“Yeah, so I don’t know how we’re going to be able to keep track of Mom.” My brother and I are on the phone having one of our long, rambling conversations, about everything and nothing. Our mom is in Spain with her best friend, on a pilgrimage to walk 500 miles. She will be gone 6 weeks, and we’re trying to figure out how to get technology on our side to help us track her progress.
What’s left unsaid has long been understood.
We have an amazing mom. She’s traveled to Greece and New Zealand solo. She’s hang-glided with a guy who looked exactly like the Dahli Lama (my brother and I still swear it was him). She’s hiked on glaciers. She’s rock climbed alongside us in Wisconsin, Squamish, New Hampshire and Colorado. She’s run a half marathon in China and a marathon in Chicago. She’s made a hobby of turning away from all she’s known to set out to discover herself.
And now Spain.
I’ve been stuck in my head for weeks leading up to her leaving. Truly and selfishly, worrying more about me than about her. I’ve been filled with anxiety about how I will be able to get through 6 weeks without my mom.
She lives in Wisconsin and I live in Chicago, but we are closer than ever. We talk and text every day, multiple times throughout the day: “Mom, how many bananas do I need for that banana bread recipe again? Is this a rash or a bug bite on Harper? What’s that one book? Hey, remember that time…?”
It’s a thread woven through my days that I’ve grown to look forward to and count on. A never-ending conversation between 2 people who can finish each other’s sentences (and texts). And I was starting to fear I would be lost without it.
I’ve learned to depend on my mom because I can. If I need her in the middle of the night, she’s on her way. If I have a question, she answers it. When I need support, guidance, love…there she is.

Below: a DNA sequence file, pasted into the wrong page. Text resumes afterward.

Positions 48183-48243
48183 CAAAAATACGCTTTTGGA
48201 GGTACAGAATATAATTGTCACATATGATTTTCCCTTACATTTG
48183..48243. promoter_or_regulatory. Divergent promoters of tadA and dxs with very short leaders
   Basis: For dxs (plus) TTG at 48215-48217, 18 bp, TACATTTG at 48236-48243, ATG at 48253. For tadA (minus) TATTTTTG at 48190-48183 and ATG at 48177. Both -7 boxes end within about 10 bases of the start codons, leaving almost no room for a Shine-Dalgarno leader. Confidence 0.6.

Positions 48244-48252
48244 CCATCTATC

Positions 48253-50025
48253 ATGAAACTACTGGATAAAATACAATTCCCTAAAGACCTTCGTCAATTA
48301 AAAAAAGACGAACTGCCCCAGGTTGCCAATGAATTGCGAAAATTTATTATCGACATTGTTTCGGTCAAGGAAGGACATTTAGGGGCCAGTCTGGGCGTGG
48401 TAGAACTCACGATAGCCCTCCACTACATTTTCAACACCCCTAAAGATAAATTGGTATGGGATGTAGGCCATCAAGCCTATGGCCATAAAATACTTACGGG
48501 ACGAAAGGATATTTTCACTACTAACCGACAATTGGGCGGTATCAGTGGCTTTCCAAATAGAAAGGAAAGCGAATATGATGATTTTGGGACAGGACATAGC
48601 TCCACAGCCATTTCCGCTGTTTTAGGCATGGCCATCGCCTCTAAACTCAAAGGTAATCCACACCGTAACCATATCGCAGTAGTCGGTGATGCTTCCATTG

In the middle of one of my worry sessions, my husband interrupted my swirling, spinning thoughts: “You’re stronger than you think, you know. You’re a mom now, too.”
That was it. That was the moment it hit me. The moment a thousand light bulbs went off and angels sang (ok, you get the idea).
My mom has instilled in me the same independence that is in her. She has not only taught me, but shown me how to be strong, willful, inspired and determined.
And just because she’s thousands of miles away, those strengths don’t go away. They’re in there. They were there when I up and moved to Atlanta on my own after college because I was bored of Wisconsin. They were there when I moved to Chicago when the Atlanta chapter had closed. They were there when I did the Chicago marathon, and when I rock climbed alongside her in Squamish, Colorado, New Hampshire and Wisconsin.
And they’re there now.
They’re here when I’m the mom taking care of my daughter. Teaching and showing her how to be an independent girl, ready to explore and conquer that big world.
Go get em, Mom.
And don’t worry about me.
I’ll be ok.